Create an Employee Handbook for Your Private Staff

Whether you’re hiring for the estate or searching for someone to help you in your day to day, an employee manual or handbook gives your private staff a detailed overview of your rules, policies, guidelines, or procedures. Your goal should be to set the right expectations and, at the same time, state all your legal obligations to them. Note, that an employee manual is not the same thing as an employment contract.

Having an employee handbook helps to facilitate smoother onboarding, making it easy to welcome new staff members to the team. Furthermore, a set of guidelines also clearly outlines your expectations as an employer or staff manager, who may have several individuals under their purview.

In this article, we’ll discuss how to craft an employee manual for the team managing your personal and household affairs.

Values and Mission Statement

Your values and mission statement explains, in simple terms, your purpose for hiring your employees. And in the wake of a pandemic, making sure that you are 100% aligned with your existing and potential staff is critical. What are you trying to achieve, and how can your private staff help?

You need to effectively communicate these expectations with your staff to really get the right message across. Ensure that they know why you are hiring them and what your objectives are as an individual, an employer, and a homeowner.

A short paragraph defining your personal business and expectations would suffice as a brief character reference, offering some insight into who you are as an employer. Be as specific as you can and write it concisely, so your employees know what you are trying to convey to them.

Employee Compensations and Benefits

First and foremost, outline how your employees will be compensated, whether that’s a monthly wire or a weekly check. If you are offering other perks or incentives to your private staff, then this information should be clearly spelled out in your employee manual. You’ll want to include everything that covers employee benefits or rewards.

Clearly outline how much they are paid per hour and if they will be paid for overtime hours or when they work during holidays. Your private staff may also expect some benefits, so ensure that you outline this, in detail.

Benefits can include health insurance, parking spaces, sick leaves, 401k, dental benefits, meals, and beverages provided, lockers and personal storage areas, etc.

Code of Conduct

A code of conduct is a set of rules that tells your private staff how they should behave during work hours. You can include cellphone usage, dress code, smoking policy, etc.

For household rules, you can talk about who opens mails or accepts packages, how family members are addressed or contacted, rules of driving a family car, how guests are addressed and greeted, when to notify family members, or who to call for emergency issues.

For the code of conduct, your staff must understand it in its entirety. Be as detailed and as specific as possible.

Social Media and Digital Conduct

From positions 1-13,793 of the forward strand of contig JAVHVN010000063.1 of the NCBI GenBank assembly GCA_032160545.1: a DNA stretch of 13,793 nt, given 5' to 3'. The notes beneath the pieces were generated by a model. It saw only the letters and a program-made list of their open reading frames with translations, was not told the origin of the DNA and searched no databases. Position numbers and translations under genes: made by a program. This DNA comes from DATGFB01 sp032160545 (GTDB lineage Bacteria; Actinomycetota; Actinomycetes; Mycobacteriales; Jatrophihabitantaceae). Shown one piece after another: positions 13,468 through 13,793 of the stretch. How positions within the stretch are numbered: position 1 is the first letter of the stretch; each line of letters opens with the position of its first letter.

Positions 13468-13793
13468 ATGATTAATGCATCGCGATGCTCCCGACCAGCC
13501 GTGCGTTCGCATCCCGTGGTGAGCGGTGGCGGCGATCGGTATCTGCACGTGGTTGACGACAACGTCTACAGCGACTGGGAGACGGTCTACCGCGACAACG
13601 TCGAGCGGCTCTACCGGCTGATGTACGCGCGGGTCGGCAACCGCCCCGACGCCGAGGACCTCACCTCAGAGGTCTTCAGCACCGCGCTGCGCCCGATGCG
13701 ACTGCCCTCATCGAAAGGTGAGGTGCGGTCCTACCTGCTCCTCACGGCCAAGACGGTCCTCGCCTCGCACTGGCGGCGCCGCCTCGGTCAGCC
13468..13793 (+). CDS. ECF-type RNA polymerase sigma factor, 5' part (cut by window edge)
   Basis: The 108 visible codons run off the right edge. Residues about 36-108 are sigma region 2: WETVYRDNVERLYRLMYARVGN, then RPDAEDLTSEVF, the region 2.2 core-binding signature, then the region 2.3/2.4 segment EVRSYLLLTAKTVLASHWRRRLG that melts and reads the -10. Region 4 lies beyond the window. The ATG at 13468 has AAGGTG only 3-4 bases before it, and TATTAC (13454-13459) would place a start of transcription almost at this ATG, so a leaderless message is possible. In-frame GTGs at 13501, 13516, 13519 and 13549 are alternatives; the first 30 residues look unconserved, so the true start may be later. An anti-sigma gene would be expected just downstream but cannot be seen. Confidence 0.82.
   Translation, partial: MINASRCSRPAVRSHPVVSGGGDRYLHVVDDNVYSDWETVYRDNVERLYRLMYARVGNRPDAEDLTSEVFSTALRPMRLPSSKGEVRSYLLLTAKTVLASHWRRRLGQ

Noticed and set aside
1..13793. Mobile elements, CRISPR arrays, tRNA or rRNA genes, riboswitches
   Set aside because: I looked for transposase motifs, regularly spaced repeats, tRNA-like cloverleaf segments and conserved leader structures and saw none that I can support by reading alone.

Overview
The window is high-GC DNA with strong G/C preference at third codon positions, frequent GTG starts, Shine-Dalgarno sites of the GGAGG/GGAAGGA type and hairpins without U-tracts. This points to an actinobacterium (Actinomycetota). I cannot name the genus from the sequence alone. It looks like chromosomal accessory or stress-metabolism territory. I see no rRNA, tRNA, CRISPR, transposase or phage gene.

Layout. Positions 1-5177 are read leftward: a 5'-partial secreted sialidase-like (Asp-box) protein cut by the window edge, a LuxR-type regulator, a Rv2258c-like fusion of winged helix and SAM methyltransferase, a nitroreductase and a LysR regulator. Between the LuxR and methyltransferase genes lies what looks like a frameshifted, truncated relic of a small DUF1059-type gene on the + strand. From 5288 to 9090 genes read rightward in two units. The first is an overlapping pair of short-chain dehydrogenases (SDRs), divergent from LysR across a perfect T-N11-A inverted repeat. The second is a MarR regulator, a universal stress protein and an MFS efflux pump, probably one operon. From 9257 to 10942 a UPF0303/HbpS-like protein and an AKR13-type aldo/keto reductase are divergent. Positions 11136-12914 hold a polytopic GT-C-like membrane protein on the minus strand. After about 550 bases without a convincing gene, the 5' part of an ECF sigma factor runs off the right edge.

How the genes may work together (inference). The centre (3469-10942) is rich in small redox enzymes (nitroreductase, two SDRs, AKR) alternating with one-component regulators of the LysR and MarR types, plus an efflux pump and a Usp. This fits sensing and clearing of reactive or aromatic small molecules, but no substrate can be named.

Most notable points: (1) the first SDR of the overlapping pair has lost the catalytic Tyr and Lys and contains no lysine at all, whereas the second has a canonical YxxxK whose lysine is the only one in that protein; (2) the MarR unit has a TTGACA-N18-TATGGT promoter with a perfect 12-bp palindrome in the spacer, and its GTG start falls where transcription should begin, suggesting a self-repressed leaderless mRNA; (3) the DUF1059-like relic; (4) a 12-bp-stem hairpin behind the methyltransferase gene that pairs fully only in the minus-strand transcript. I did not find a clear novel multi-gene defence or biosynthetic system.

Digital conduct is a set of rules that pertains to an employee’s behavior online. You need to be specific with what is allowed and what is not when it comes to social media or other online-related activities.

Are your employees allowed to talk about their work on their social media channels? What about taking photos in your homes or with family members? Are they allowed to go online during work hours? Can your employees talk about your business?

You need to be very specific about this and ensure that your employees understand these home security guidelines.

Workplace Safety

In case of an emergency, who does your staff need to contact? Are there any allergies that you or your family members or guests have that your staff needs to be aware of? Are there any restricted areas in your home? These are just a few considerations that need to be met in your employee handbook.

While this all depends on what role your staff is filling, it’s still important to have it as a reference. Here, you’ll want to get in as much detail as possible, from dietary restrictions and medication regimens to safety procedures both in-person and online. Write about any guidelines or considerations you’ll need your staff to know.

You should also point out where the first aid kits are and the location of the fire extinguisher.

Duties, Work Hours, and Leave Policy

In your employee handbook, talk about the specific duties that your private staff is required to do. You may want to have a digital calendar shared with your staff members so that you’re always aligned.

How many hours are they required to work? What time should they take breaks, and how many minutes? Do they get paid on sick leaves? What about their vacation leaves – how many days are you giving them annually. If you’re not sure about the minimum wage or how many PTO do you need to offer to your private staff, you can always speak with a professional for assistance.

The goal is—your employees must understand, without question, their duties and responsibilities and what’s expected of them.


Outline the reasons why your employees may be terminated at work. You can write about a list of violations that may warrant a termination. Also, include a plan or checklist about what a certain employee would do if they are terminated. Do they need to return their uniforms or devices that were provided to them?

You need to also talk about their final wage when they are terminated. Will they be paid in full? What about deductions? Speak with a professional to ensure that you’re doing the right thing.

Conflicts of Interest

Depending on the nature of work, you may ask your private staff to sign a non-disclosure agreement and how to deal with them.

Writing the Handbook